Question 2 poses no threat

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The front page article in the Sept. 18 Eagle notes "Marijuana proponents take on state attorneys." This startling article revealed that the so-called "Committee for Sensible Marijuana Policy" filed 14 complaints, claiming that the commonwealth's district attorneys and their organization, the Massachusetts District Attorney's Association, wantonly broke laws in their efforts to derail the "Yes on Question 2 campaign" to decriminalize possession of up to one ounce of marijuana.

Small wonder. The commonwealth spent $29.5 million in arrests and booking of 7,500 people last year for possessing less than one ounce of marijuana. And that's just in Massachusetts. Those arrested have a CORI report that haunts them for the rest of their lives (even if records are "sealed," that can be more harmful than unsealed records. For the rest of their lives, those convicted for possessing even a tiny bit of marijuana, as it stands today, cannot ever obtain certain loans, attend certain schools, get certain mortgages. Their lives are forever restricted.

For what? A small bit of marijuana. A drug less harmful, in fact, than alcohol.

The fight is about Question 2 on the November ballot, where possession of less than one ounce would be reclassified as a civil not a criminal offense, thus saving lots of kids from undeserved CORI reports that could ruin their lives. Plus untold hours of wasted crime fighters time pursuing pussy cats instead of hardened criminals. Not to mention the $29.5 million spent in the pursuit of these so called perps.

You should know that our DA's have hired a big, powerful PR firm, headed by Tip O'Neill's son. You know, Tip O'Neill, the consummate politician. Ask yourself, why, when in fact Question 2 is talking about less than one ounce of marijuana, a benign drug. Then ask yourself to "follow the money."

Please note that under Proposition 2, the laws against selling, trafficking or growing the drug remain untouched. When passed, Proposition 2 will greatly free-up police officers and DA's to fight violent and serious crimes.

Let me tell you a little something about marijuana. Marijuana users don't kill. Marijuana is a benign drug. Nobody smokes marijuana then jumps in a car and drives 90 miles an hour, goes home and beats up his wife. He is more likely to do so on booze. Or coke. Or crack. Or crank. Not on marijuana. On marijuana he might jump on the couch with a bag of chips and ice cream, or jump into bed to take a nap.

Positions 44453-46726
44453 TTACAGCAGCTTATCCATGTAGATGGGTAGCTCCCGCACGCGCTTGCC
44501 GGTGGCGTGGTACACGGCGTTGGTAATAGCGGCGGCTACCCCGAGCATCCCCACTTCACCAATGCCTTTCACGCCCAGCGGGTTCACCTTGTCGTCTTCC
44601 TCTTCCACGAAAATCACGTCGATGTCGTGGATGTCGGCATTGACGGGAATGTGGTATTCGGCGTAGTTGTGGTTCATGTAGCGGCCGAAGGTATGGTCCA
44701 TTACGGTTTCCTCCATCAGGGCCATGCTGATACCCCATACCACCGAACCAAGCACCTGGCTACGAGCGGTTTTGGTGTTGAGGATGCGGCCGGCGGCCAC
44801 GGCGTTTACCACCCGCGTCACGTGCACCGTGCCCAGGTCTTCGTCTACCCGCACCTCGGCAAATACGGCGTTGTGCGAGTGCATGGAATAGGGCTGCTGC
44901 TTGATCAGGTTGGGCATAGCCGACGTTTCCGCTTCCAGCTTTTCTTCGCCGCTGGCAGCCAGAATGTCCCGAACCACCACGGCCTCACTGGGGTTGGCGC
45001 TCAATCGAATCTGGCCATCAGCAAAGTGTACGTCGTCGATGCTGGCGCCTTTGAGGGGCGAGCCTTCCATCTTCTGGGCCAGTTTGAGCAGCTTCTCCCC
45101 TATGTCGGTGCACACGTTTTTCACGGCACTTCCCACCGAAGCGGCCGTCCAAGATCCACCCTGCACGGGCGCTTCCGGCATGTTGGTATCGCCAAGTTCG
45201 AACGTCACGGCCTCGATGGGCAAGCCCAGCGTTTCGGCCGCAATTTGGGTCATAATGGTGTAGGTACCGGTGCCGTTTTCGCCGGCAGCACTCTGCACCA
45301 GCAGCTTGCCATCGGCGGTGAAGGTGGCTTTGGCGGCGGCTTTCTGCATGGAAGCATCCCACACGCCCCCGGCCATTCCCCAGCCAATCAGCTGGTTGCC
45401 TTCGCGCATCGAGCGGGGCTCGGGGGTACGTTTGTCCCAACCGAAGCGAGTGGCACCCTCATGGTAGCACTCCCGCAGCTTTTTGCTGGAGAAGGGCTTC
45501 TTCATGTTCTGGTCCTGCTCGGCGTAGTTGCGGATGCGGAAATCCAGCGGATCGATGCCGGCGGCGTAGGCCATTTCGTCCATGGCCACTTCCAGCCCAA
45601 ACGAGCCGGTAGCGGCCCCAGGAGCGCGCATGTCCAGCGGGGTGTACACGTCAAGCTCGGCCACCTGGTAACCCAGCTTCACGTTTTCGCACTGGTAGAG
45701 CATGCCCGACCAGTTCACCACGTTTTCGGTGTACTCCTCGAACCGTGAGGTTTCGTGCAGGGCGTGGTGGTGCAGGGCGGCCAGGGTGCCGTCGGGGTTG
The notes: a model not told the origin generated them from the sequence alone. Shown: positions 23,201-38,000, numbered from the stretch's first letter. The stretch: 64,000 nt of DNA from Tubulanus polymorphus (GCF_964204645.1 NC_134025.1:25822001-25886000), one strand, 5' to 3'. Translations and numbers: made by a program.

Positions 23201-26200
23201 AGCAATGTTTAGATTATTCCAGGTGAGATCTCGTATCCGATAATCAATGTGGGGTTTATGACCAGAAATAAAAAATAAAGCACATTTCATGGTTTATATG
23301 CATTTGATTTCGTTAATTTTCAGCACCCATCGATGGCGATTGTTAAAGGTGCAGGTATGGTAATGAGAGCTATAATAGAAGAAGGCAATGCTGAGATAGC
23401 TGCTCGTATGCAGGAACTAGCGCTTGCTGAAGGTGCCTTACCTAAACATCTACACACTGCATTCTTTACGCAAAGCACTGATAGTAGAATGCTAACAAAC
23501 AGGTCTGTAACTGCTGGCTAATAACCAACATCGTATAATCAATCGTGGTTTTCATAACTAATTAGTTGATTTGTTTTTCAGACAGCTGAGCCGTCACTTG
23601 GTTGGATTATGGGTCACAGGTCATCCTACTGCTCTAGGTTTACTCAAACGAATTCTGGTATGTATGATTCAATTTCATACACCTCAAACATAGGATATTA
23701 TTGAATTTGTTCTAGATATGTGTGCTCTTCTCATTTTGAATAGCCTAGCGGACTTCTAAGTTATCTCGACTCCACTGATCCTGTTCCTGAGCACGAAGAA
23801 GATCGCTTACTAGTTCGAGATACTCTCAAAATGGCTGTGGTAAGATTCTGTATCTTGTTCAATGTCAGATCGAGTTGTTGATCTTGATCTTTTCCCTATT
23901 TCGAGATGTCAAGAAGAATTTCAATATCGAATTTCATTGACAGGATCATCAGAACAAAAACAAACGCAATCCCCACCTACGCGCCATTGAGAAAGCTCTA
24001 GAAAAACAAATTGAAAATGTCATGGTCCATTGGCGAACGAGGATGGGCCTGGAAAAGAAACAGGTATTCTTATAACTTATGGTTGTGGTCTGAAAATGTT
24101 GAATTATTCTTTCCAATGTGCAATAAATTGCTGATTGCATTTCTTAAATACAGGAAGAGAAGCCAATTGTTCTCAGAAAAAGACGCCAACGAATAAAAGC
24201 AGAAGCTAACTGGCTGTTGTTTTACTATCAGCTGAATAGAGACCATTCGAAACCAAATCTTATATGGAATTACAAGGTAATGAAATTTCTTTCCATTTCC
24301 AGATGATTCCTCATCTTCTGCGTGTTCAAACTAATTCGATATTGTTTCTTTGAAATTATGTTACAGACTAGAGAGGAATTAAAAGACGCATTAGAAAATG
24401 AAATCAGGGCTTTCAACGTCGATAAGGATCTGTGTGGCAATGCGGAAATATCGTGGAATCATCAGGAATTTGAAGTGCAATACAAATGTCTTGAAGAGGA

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Is marijuana a "gateway drug"? These are gateway drugs. Booze. Beer. Cigarettes. Permissive parents. Otherwise my having ridden two-wheel bicycles should have led me to riding motorcycles. So stop with that nonsense.

Do you have any idea how many teenagers lives have been ruined by an arrest for small amounts of marijuana? DA's gave them life-long criminal records after arrest — for what good? Our police officers need to be redirected to the real problem: hard drugs. These folks are good, hard-working officers. They just need redirection and lots of support.

You may be asking, who among us supports Question 2, the decriminalizing of possession of less than one ounce of marijuana? Who is standing up to be counted in the face of DA wrath? Among them are:

Attorney Charles H. Baron, Boston College School of Law; Sergeant Howard Donohue, 33 year veteran of the Boston Police Department; John H. Halpern, M.D., Associate Professor, psychology, Harvard Medical School; Karen Klein, Brandeis University; Dr. Robert Meenan, Dean, Boston University School of Public Health; Lieutenant Thomas Nolan, 30 year veteran, Boston Police Department (now teaching criminology, Boston University); MA State Representative Frank Smizik (D-15th, Norfolk); Attorney Ernest (Tony) Windsor, MA Law Reform Institute; and thousands of other distinguished citizens who do not make money by throwing kids in the slammer.

By the way, 11 states have laws similar to Question 2 and have had no increase in marijuana users or increase in crime. They include our northeast neighbors of Maine and New York.

Help protect our kids. Get involved. Do more than just to vote yes on Question 2. Write letters to the editor of the Eagle, talk to your neighbors, your clergy, fellow workers. Volunteer to help. Contact Whitney Taylor, Committee for Sensible Marijuana Policy, (617) 901-7765.

Peter Martin is an occasional Eagle contributor.


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